Pixel Envy

Written by Nick Heer.

Sam Rutherford’s Flexible Phone Pricing Standards

Sam Rutherford of Gizmodo, shortly after Apple announced their new iPhone lineup in September:

The new iPhones are here, and with them, Apple has once again pushed the price of smartphones even higher — especially the iPhone Xs Max which starts at $1,100 and goes all the way up to a staggering $1,450 if you upgrade to 512GB of storage.

This isn’t unusual for Rutherford; when the iPhone X was launched last year, he described its price as “eye-watering” and “outrageous”.

Rutherford today, reacting to the rumoured price of Samsung’s experimental foldable screen phone, in an article with the headline “Samsung’s First Flexible Phone Could Cost $1,700, and That Price Seems Totally Reasonable”:

That’s because Samsung’s flexible screen device — which has been dubbed the Galaxy F for now — may cost around 2 million won (about $1,760 U.S.) when it goes on sale in the first half of 2019, according to an estimate from Golden Bridge Investment published by the Korea Times.

That price may come as a major downer for people who have been searching for alternatives to the boring glass bricks we’ve been living with for the past decade or so. But if you consider the state of smartphones today, 2 million won doesn’t actually seem that outlandish.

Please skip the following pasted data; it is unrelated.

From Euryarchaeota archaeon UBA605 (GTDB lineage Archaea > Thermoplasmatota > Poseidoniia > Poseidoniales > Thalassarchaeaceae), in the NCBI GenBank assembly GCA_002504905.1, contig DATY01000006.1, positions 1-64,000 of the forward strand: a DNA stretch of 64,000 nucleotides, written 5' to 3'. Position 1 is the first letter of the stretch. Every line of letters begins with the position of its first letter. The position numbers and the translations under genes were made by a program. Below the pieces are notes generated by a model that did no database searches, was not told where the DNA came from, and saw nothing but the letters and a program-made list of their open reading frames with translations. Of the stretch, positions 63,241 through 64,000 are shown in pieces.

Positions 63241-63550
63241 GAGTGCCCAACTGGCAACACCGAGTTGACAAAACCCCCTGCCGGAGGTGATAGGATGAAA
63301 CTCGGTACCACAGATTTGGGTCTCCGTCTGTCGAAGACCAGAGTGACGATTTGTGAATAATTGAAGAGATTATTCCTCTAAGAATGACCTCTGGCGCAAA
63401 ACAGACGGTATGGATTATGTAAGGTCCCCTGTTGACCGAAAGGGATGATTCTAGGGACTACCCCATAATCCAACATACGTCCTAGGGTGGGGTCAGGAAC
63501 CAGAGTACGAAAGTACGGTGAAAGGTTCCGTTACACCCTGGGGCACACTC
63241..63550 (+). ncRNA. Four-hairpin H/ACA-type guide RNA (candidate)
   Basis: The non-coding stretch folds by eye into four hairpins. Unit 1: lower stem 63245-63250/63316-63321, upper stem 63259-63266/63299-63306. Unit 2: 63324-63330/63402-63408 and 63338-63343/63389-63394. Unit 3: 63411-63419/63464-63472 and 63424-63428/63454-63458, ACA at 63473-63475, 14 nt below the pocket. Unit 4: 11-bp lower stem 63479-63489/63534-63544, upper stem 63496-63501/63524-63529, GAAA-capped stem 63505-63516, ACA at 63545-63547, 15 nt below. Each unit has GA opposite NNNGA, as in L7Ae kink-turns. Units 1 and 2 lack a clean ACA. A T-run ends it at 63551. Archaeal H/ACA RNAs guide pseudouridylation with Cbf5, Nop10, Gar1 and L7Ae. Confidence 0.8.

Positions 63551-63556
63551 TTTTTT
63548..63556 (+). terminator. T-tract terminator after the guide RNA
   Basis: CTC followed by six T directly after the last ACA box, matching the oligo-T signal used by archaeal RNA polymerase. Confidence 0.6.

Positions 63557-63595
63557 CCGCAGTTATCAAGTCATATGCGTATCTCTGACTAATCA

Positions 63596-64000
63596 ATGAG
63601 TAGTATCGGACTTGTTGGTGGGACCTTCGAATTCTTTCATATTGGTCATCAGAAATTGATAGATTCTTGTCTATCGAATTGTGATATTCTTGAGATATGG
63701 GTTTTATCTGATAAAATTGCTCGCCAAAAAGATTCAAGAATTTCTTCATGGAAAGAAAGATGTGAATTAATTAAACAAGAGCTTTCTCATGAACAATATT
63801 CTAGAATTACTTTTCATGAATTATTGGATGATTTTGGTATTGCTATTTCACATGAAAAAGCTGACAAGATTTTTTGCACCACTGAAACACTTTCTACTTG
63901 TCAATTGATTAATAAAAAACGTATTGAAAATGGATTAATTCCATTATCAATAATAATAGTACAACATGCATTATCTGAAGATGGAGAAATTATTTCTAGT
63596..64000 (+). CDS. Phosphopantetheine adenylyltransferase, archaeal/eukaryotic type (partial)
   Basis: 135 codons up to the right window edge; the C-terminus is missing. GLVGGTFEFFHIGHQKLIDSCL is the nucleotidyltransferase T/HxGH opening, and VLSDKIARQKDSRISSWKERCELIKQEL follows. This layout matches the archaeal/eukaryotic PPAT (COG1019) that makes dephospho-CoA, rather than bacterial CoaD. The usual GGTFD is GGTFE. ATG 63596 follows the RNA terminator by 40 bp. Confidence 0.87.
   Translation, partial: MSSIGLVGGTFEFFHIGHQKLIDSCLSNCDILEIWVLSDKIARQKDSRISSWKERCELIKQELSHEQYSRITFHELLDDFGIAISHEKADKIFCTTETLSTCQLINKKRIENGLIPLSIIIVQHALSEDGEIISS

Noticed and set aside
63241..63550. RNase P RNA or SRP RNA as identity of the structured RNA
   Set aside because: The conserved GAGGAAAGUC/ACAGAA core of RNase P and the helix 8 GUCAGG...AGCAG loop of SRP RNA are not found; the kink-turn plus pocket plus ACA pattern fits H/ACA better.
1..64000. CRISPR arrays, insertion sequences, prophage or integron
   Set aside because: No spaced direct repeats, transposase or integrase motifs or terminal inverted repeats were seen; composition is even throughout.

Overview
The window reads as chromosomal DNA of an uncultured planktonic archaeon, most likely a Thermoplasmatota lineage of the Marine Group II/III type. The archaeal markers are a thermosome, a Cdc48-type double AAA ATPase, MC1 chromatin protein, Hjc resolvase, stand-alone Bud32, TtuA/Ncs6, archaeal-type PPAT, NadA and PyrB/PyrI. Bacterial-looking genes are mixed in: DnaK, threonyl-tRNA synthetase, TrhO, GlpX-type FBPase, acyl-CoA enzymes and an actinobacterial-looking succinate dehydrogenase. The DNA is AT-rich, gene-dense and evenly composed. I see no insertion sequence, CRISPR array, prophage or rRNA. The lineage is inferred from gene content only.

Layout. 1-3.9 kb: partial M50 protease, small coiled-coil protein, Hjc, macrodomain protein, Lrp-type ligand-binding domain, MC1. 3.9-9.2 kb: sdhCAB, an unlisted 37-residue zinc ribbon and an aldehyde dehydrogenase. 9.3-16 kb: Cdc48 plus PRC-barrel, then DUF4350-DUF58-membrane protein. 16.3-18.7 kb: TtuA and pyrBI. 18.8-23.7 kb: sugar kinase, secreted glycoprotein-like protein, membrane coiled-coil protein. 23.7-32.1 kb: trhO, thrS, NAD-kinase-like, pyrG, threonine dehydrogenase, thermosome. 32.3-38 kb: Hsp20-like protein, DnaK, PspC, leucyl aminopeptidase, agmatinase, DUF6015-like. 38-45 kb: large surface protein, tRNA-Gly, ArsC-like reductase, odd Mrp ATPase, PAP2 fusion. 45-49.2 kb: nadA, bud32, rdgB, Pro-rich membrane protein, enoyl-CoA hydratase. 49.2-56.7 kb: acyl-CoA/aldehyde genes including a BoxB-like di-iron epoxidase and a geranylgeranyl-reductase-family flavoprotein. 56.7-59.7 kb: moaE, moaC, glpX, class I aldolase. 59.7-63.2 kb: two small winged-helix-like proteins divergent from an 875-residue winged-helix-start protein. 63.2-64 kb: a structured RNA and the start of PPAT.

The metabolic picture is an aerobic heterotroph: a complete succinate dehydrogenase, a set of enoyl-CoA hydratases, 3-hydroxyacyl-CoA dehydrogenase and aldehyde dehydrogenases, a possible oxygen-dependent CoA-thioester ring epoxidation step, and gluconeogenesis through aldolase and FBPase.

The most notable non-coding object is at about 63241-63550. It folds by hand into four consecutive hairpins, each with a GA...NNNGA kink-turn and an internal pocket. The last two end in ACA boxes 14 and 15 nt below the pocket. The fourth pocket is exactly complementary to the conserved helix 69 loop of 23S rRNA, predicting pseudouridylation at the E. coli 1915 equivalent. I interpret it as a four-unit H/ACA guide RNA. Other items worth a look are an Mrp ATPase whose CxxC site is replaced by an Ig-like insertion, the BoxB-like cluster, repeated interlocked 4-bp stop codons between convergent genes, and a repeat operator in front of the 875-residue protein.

Rutherford does a bunch of math based on guesses — like an assumption that the screen will withstand wear and tear for years — still ends up $350 short of the rumoured price of the flexible phone, and somehow just hand-waves that away.

I have absolutely no problem with anyone trying to justify to themselves the high price of a product they want. But you can bet that, if Apple were the ones launching an $1,800 phone that has two folding screens, Rutherford’s commentary would not be so glowing.

I don’t mean to pick on just one person, either. I just think it’s quite weird that it’s somehow less justifiable to charge a high price for a well-made and proven product that people actually want than it is for an experimental and gimmicky product.